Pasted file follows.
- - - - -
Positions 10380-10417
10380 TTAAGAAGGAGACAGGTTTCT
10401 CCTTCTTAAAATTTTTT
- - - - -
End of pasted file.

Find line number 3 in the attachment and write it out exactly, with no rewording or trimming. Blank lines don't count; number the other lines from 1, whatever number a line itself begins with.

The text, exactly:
10401 CCTTCTTAAAATTTTTT